Standard-For Good Reason

Sodium methylate is a versatile chemical reagent that's been used for many decades in various industries to produce high-value end products like pharmaceuticals, food ingredients, pigments and crop-protecting agents. It's also the catalyst of choice for most biodiesel producers.
By Susan Jackson | February 01, 2006
The most prevalent process for the production of biodiesel-or chemically, the conversion of triglycerides to the corresponding methyl ester-is transesterification by homogeneous alkaline catalysis. Catalysts that can be used in this process include caustic soda (sodium hydroxide), caustic potash (potassium hydroxide) and sodium methylate.

Sodium methylate has become the catalyst of choice for modern large-scale biodiesel production accounting for more than 70 percent of the biodiesel produced in North America. All major technology providers including Lurgi PSI, Desmet Ballestra and Crown Iron Works offer biodiesel process technologies and plant designs that utilize sodium methylate. In addition, an increasing number of biodiesel producers are switching to superior water-free sodium methylate solutions from traditional solid catalysts like sodium or potassium hydroxide.

What is sodium methylate?

Sodium methylate is referred to by many names including alcoholate, methoxide and sodium methoxide. It is a versatile chemical reagent used for many decades in various industries to produce high-value end products like pharmaceuticals, food ingredients, pigments and crop protecting agents. In recent years, the production of biodiesel has become an exciting, new and fast-growing application for sodium methylate. In the future, biodiesel production will have a significant share of the overall sodium methylate demand worldwide. BASF is one of the world's leading providers of high-quality alcoholates, such as sodium methylate, and produces the catalyst in a dedicated world-scale facility in Ludwigshafen, Germany. From there, the corporation ships the product all over the world-from Europe to the United States to Asia to Australia.

In addition to its production facility in Germany, BASF operates large storage facilities in all major regions of the world. Typical packaging for sodium methylate solution can include drums, totes, isocontainers, bulk trucks and railcars. The company also provides customized and innovative customer service and logistical solutions for biodiesel plants worldwide.

Safe handling of sodium methylate

Sodium methylate is typically supplied either as a solid (crystal) or as solutions in methanol. For biodiesel production, solutions in a concentration range of 25 percent to 30 percent have proven most advantageous. Safety and handling practices for sodium methylate solutions are very similar to safety and handling practices for methanol. Like methanol, sodium methylate solution is flammable and is handled safely by many people on a daily basis. When handling sodium methylate, it is important to remember that:

  • Sodium methylate solution needs to be stored in a dry place.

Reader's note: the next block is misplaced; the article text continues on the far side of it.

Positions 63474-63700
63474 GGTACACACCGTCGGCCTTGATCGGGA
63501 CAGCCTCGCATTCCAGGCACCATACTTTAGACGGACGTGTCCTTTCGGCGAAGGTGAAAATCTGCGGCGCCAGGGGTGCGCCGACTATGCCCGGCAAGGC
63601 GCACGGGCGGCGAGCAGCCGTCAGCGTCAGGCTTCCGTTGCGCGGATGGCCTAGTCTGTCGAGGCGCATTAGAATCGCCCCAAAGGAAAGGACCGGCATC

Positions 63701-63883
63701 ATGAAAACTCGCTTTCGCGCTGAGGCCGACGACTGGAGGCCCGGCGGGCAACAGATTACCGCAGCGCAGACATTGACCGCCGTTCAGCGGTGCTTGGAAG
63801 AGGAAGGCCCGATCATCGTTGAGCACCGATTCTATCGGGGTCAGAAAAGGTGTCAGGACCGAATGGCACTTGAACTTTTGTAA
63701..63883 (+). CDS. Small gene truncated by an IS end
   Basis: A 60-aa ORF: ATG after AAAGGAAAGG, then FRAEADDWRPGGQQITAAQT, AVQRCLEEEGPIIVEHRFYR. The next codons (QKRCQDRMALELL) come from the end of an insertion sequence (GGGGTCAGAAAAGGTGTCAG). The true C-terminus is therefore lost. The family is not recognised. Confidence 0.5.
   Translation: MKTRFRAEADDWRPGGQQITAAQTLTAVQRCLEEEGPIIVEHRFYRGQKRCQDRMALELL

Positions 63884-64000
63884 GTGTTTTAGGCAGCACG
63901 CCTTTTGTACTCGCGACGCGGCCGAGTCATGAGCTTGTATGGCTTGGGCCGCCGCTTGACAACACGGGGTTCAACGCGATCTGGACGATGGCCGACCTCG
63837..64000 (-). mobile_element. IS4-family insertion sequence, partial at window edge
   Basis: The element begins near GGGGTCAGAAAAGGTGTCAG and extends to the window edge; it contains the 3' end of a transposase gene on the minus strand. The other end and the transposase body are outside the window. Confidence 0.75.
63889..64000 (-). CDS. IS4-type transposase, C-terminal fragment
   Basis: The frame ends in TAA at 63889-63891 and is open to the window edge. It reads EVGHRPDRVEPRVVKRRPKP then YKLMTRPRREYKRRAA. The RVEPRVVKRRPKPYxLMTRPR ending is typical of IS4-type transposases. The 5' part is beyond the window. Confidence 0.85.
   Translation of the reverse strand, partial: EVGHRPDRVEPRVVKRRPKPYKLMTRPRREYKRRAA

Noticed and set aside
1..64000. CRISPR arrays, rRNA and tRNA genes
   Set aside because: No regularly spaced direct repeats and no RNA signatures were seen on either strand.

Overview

• Bulk storage of sodium methylate solution should conform to the general requirements for methanol.

  • Sources of ignition like sparks, flames, heat and electrical discharges should be avoided.



For any questions or concerns, the sodium methylate manufacturer should be consulted and/or the material safety data sheet should be reviewed. In addition, BASF has a product stewardship group that can answer safety and handling questions, and provide training to personnel that handle this catalyst.

High yields, efficient, simple processing

Sodium methylate functions as a catalyst to accelerate the biodiesel chemical reaction process by reducing the energy needed to initiate the reaction. It is successfully used in large-scale production facilities for all major feedstocks like virgin vegetable oils, animal fat and/or yellow grease. The major advantage of sodium methylate is the virtually water-free character of the catalyst solution. This results in higher yields, lower purification costs and more consistent biodiesel quality. When mixing traditional hydroxides with methanol, hazardous solid handling is inevitable, and as a result, water is generated that will initiate unwanted side reactions.

Table 1 highlights the main benefits of using sodium methylate instead hydroxides. These advantages make it obvious why most producers rely on sodium methylate, especially since it has proven its favorable effects over the hydroxides in many reference plants. A 2004 NREL study, titled Biodiesel Production Technology, compared several catalysts including sodium methylate. The report concluded that sodium methylate, as a 25 percent solution in methanol, was a more powerful catalyst on a weight basis than a mixture of caustic soda and methanol. Another study titled Integrated Biodiesel Production: A Comparison of Different Homogeneous Catalysts Systems, conducted by the University of Madrid in 2004, found similar results. That study compared the effectiveness of sodium methylate, sodium hydroxide and potassium hydroxide in a reaction of sunflower oil and methanol. Table 2 summarizes the results.

Although all of the catalysts produce a high-quality biodiesel product, the sodium methylate catalyst provides the highest yield of biodiesel. Since feedstock costs of the vegetable oil or other triglyceride sources account for most of the variable cost of biodiesel production (up to 90 percent), a higher yield of a few percent usually translates into substantial savings that more than compensate for the higher catalyst cost.

To obtain more information about the BASF portfolio of biodiesel production catalysts, visit www.basf.com/alcoholates.

Susan Jackson is BASF product manager for standard alcoholates. Reach her at jacksos1@basf-corp.com or (724) 538-1374.
 
 
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